Strategic Analysis of the Japanese Advanced Steering Systems Market
- Frost & Sullivan Press Release
Japanese Steering Systems Market Moves into High Gear
EPS and AS Systems on the Fast Track to Success
London, UK – 9 February, 2006 - The Japanese steering systems market is seeing an increasing shift in focus from hydraulic power steering (HPS) systems to electric power steering (EPS) systems mainly due to the fuel economy and other significant benefits offered by the latter. The stage is set for the rapid growth of EPS systems and the total market revenues are expected to increase from approximately €1490.0 million in 2005 to €1513.0 million in 2013 at a compound annual growth rate (CAGR) of 0.2 per cent.
“EPS systems are experiencing increasing demand as well as penetration and are likely to almost completely overtake HPS systems by 2020,” says Frost & Sullivan (http://transportation.frost.com) Research Analyst Jatin Khanna. “Nevertheless, even after 2015, original equipment manufacturers (OEMs) are likely to continue applying HPS in models that have extremely tight budgets and do not require the sophistication and features of EPS technology.”
However, electric hydraulic power steering (EHPS) systems are well on their way out in Japan, having received largely negative feedback from the industry. OEMs are reluctant to invest in these systems because of their unfavourable cost-benefit ratio. While EHPS systems cost almost 17-18 per cent more than HPS, their fuel economy is only marginally better than that of HPS systems, around 2 per cent more.
Cost-technology ratio is an important factor for vehicle manufacturers with all of them exerting tremendous pressure on suppliers to develop solutions that meet this ratio. EPS systems could fulfil vehicle manufacturers’ needs in this respect. Although more expensive than conventional HPS, EPS systems offer exceptional fuel economy and energy savings when compared to HPS. This is because EPS draws power on demand and is able to achieve an 85 per cent higher efficiency in converting electrical to mechanical energy.
Japanese OEMs are increasingly considering EPS systems since they are keen to reduce energy consumption and benefit from fuel savings as high as 0.2-0.3 litres per 100 kilometres in comparison to HPS systems.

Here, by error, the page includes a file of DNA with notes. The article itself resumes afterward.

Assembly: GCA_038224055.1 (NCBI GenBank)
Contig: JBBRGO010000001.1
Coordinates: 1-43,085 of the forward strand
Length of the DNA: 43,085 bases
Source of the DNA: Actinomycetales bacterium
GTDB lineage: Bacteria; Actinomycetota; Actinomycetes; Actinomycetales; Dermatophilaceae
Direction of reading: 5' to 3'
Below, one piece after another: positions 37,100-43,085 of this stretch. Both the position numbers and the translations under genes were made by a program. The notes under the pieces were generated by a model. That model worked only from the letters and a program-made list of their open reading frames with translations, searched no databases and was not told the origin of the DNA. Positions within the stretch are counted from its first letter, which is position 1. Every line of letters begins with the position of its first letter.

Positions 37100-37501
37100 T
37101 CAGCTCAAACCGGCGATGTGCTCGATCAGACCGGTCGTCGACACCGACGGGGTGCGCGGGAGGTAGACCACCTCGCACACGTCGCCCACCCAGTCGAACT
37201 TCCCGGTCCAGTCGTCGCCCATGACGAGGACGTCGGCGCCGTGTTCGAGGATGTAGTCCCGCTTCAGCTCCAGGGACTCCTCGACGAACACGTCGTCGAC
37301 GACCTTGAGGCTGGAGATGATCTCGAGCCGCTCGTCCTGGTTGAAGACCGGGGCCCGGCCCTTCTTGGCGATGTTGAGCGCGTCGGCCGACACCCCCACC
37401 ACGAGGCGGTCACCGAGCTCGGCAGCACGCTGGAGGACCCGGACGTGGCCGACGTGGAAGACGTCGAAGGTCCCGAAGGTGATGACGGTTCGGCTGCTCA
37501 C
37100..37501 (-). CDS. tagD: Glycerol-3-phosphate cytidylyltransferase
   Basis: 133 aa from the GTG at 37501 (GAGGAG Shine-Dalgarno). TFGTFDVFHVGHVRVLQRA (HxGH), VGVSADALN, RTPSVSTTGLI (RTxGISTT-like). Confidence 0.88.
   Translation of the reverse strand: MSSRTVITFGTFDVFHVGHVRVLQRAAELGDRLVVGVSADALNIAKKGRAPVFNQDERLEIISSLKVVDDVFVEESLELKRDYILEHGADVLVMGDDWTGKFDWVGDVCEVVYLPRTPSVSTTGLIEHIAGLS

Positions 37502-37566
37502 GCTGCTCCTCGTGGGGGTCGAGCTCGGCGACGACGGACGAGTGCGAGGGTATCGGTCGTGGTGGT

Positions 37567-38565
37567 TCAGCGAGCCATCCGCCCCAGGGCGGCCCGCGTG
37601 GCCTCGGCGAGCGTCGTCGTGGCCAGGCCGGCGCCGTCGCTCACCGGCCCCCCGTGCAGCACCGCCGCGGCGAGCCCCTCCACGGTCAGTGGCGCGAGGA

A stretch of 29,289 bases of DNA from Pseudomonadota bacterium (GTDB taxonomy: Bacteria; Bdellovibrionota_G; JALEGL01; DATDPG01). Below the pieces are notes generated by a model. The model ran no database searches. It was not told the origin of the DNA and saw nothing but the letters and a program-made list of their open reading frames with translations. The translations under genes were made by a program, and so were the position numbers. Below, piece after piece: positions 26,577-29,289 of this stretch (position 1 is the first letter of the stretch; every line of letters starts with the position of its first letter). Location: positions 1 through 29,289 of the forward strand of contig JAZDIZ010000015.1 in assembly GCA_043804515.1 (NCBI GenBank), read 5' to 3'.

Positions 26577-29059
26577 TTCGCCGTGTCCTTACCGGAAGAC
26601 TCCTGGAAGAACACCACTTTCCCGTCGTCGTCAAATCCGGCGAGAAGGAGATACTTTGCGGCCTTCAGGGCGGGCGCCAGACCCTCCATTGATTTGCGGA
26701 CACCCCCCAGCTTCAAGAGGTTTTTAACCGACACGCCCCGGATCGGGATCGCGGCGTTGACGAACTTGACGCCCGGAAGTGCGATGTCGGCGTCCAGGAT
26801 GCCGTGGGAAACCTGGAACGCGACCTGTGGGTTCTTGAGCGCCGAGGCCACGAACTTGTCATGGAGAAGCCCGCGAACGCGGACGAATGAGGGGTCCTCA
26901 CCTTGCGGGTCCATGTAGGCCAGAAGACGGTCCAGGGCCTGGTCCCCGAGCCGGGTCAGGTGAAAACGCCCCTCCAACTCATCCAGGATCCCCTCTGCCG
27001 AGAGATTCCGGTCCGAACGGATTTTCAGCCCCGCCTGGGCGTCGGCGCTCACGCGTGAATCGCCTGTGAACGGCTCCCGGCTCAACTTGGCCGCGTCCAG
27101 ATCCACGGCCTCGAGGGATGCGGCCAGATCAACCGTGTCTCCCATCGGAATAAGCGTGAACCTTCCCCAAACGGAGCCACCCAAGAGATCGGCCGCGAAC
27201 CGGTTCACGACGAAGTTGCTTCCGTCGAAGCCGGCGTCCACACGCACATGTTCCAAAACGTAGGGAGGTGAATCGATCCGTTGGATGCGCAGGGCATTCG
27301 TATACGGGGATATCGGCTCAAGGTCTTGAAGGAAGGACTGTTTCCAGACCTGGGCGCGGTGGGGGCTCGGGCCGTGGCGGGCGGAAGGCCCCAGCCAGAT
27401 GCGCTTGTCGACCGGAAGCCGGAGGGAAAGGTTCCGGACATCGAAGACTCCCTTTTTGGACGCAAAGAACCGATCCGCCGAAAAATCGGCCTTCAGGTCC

At the same time, higher costs of EPS – approximately 198 euros for a column electric power steering (CEPS) system as opposed to 150 euros for a HPS system – are still a cause for concern for OEMs. There is likely to be a tendency to compare the prices of these two systems and find EPS lacking. EPS systems had only moderate uptake in the upper-medium and sports utility vehicle (SUV) segments of about 20 and 22 per cent respectively in 2004.
Nevertheless, EPS systems are well set for success and, as of 2004, were fitted in about 3.4 million vehicles in Japan. This figure is likely to reach 4.9 million in 2007, which clearly indicates the ample growth potential of these systems.
“There is little doubt that EPS is the technology of the decade for Japan because it offers better fuel economy, advanced features and higher scope for integration,” says Mr. Khanna. “Specifically, CEPS is the most sought-after technology in the EPS stable, with OEMs implementing these systems mainly in the lower vehicle segments.”
In the higher vehicle segments, rack electric power steering (REPS) is the fastest growing technology. Since REPS has the capacity to bear heavier front axle loads vehicle manufacturers consider it an apt replacement for HPS in popular heavy vehicles. In fact, the majority of vehicles in the medium and upper-medium segments are likely to shift from HPS to REPS over the medium to long term.
The demand for active steering (AS) systems is also on the rise, especially in the sports and luxury vehicle segments. Currently in its growth phase in Japan, this technology’s variable gear ratio function has been well received in the market, with many new introductions expected in 2007-2008.
“REPS system suppliers have tremendous potential in Japan, with the market size for these systems expected to exceed 1.5 million units by 2014,” says Mr. Khanna. “Given that the development of AS systems is based on a rack EPS solution, suppliers could develop the entire solution as a single unit, thereby offering a one-stop shop solution for OEMs that expect to apply AS.”
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List of Keywords in this Press Release: Japanese, advanced steering systems, hydraulic power steering, HPS, electric power steering, EPS, fuel economy, original equipment manufacturers, OEMs, electric hydraulic power steering, EHPS, vehicle manufacturers, column electric power steering, CEPS, rack electric power steering, REPS, active steering, AS